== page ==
Obama's Power Grabs

The "incredible shrinking presidency" just keeps growing.

Editor's Note: This column is reprinted with permission of the Washington Examiner. Click here to read it at that site.

It never fails. Every time a president's popularity tanks, you get a new cycle of media hand-wringing about an enfeebled, "shrunken" presidency.

Politico provided the latest installment in this timeworn genre with its recent cover story on "The Incredible Shrinking President." Noting President Obama's recent political setbacks, the authors declare that "a once-muscular presidency is undergoing a dramatic downsizing in terms of its power, popularity, prestige and ambition."

A "dramatic downsizing"? Hardly. I'll concede their point on popularity and prestige, but this president has never lacked for ambition—and, under Obama, the powers of the office have only grown vaster and more menacing.

Reports of the Imperial Presidency's death are, as always, greatly exaggerated. We've seen this movie before, and by now we ought to know how it turns out.

A little over 10 years ago, The Wall Street Journal ran a column by then-Washington editor Al Hunt with the same title, "The Incredible Shrinking President."

President Bush was "on the defensive," Hunt insisted—increasingly weak and irrelevant. Three days later, Al Qaeda toppled the twin towers, and, in short order, America had embarked on a seemingly permanent war, with permanently enlarged powers for the commander in chief.

But the shrinking-CINC meme somehow refused to die. After Bush's Republicans lost the House and Senate in the 2006 midterms, The Economist led with a story on, yes, "The Incredible Shrinking Presidency." The magazine's cover featured a caricature of a dwarfish Bush, his head peeking above the top of a cowboy boot.

And yet, despite the shift in control, Congress continued to expand the president's power: in surveillance, in foreign policy and in domestic affairs as well. Bush's "last 100 days" looked a little like FDR's first 100, with the president remaking the commanding heights of the economy by executive fiat.

As Yale law professor Jack Balkin observed on the eve of inauguration, "Obama takes office as probably the most powerful president in American history in terms of what he can do and how he can project his power both around the world, in the economy and through the new forms of surveillance power."

It was "precisely the wrong time to worry about an enfeebled presidency," Balkin wrote. "The American Presidency is currently on steroids, and will continue to be for a very long time to come."

And, as before, a Congress held by the nominal "opposition" continues to grow the presidency's powers. Even now, the House Armed Services Committee is considering new legislation allowing the president to expand the terror war beyond al Qaeda and the Taliban, targeting new groups virtually at will.

For his part, Obama has added powers Congress never granted, like a supposed right to assassinate American citizens abroad, far from any battlefield, and launch cruise missiles and drone strikes anywhere in the world without triggering the War Powers Act. If this isn't an Imperial Presidency, it'll do until the real thing comes along.

It's a peculiar office, the presidency. Apparently, it keeps shrinking, but—with an executive branch of some 2.1 million civilian employees and counting—it never gets any smaller.

As the Daily Beast's Reihan Salam put it recently, "The president commands a vast array of bureaucracies devoted to shaping the way we work, travel, eat, exercise, and sleep, and the executive branch is increasingly seen as the guarantor of American prosperity."

Politico argues that "Obama has a power problem." Actually, he has more power than any one man should have. That's a problem for the rest of us.

Gene Healy is a vice president at the Cato Institute and author of The Cult of the Presidency: America's Dangerous Devotion to Executive Power (Cato 2008). He is a columnist at the Washington Examiner, where this article originally appeared. Click here to read it at that site.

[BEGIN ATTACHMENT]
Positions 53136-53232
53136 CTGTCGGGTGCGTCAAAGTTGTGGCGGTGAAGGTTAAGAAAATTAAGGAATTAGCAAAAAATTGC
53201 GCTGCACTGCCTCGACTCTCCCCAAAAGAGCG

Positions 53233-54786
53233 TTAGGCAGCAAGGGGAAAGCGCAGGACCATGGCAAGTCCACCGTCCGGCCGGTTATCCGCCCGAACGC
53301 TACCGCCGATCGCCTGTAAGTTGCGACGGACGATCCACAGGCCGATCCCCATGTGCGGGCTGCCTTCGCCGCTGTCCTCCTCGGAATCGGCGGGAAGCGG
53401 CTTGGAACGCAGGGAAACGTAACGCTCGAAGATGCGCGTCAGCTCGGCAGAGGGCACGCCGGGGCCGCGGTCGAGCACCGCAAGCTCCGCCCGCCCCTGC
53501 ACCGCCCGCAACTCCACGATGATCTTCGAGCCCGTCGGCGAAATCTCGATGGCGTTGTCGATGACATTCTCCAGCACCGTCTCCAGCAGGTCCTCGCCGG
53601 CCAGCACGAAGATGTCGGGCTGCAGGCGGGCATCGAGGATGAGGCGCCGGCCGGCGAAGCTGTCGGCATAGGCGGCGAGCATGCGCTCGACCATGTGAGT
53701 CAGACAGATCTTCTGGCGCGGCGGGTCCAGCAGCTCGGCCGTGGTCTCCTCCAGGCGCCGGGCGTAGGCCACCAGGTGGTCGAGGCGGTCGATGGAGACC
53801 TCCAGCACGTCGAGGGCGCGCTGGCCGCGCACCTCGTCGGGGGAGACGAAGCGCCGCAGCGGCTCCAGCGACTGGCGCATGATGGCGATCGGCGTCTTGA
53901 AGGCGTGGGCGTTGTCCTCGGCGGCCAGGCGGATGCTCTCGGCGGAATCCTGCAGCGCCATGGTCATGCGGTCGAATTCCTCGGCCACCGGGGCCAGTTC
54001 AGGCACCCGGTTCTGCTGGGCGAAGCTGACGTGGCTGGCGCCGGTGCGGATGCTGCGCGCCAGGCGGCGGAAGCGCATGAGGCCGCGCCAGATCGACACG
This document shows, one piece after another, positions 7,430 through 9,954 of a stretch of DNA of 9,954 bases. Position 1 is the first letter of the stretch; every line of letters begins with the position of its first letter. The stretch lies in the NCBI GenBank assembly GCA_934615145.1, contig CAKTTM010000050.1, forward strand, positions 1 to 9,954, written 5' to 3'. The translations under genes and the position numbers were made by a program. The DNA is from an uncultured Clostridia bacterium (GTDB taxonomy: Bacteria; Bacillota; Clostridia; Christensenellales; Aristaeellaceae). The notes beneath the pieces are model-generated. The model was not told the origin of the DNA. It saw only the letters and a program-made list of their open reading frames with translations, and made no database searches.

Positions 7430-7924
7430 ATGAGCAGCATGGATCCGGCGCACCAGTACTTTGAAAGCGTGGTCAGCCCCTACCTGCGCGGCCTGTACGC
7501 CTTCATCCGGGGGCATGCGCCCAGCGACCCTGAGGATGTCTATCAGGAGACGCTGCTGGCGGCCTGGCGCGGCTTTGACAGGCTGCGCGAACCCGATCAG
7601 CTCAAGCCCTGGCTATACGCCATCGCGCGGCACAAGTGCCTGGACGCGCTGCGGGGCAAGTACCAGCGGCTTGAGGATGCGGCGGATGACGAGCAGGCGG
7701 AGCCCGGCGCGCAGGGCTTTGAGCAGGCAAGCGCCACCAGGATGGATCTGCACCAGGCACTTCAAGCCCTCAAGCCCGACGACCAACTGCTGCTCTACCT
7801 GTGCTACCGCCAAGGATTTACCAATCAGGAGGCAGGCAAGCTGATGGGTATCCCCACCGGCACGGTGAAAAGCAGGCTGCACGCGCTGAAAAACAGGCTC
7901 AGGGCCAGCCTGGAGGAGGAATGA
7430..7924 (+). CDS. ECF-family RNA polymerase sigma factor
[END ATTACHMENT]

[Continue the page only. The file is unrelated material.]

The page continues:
Editor's Note: We invite comments and request that they be civil and on-topic. We do not moderate or assume any responsibility for comments, which are owned by the readers who post them. Comments do not represent the views of Reason.com or Reason Foundation. We reserve the right to delete any comment for any reason at any time. Report abuses.

  • Tony||

    If he does not get the power, then the fascists will.

  • Spencer||

    This is a spoof tony, right? It's got to be... well done, spoof tony, well done.

  • ||

    Too overt. Needs to be way more subtle.

  • spencer||

    I don't think Tony knows subtle.

  • ||

    Surely, you jest!
    Obviously, you wouldn't recognize a "fascist" if one bit you on the ass, or forced you to pay for all the rotten actions of our government!
    May I suggest that you refer to your Funk and Wagnell's, or to another dictionary nearest to the cave in which you dwell, to learn the definition of the word "fascist". Also look up the following words: Conservative, Socialist and Progressive; next, add to each of those words, the term "fascist". The word works well with every political persuasion.
    Obama, in my not-so-humble opinion, would be a Progressive-socialist, Black-Muslim-Brotherhood-Fascist.

  • ||

    What's funny is that I don't think this administration was ever very powerful. Look at the struggles it had even getting the congressional Democrats to play ball on things they all agreed on!

    Frankly, I don't think anyone in politics ever took this administration too seriously. They enjoyed the media frenzy but also knew that the substance wasn't there to support a prolonged reign. From very early on, a get-it-while-the-gettin's-good mentality has ruled.

  • Tman||

    It's been clear since day one of this presidency that Obama is a master campaigner but a completely useless leader and executive.

    He's been dying to get back on the campaign trail since he put the final touches in the West Wing, and it's blatantly obvious right now that there is only one job that he's interested in saving - HIS OWN.

  • creech||

    Sadly, I would have to say there is a 50/50 chance he wins re-election. There are too many, like Jeopardy champ Ken Jennings, who will hold their nose and vote for the guy.

  • ||

    Not with this economy. Not with his obvious incompetence.

  • Lord Humungus||

    I hope you are right, but I expect full-tilt crazy election.

  • ||

    I've got a very 1980 feeling about this election. Enough to even think that Paul is a real possibility.

  • ||

    Ninja, you crazy!

  • prolefeed||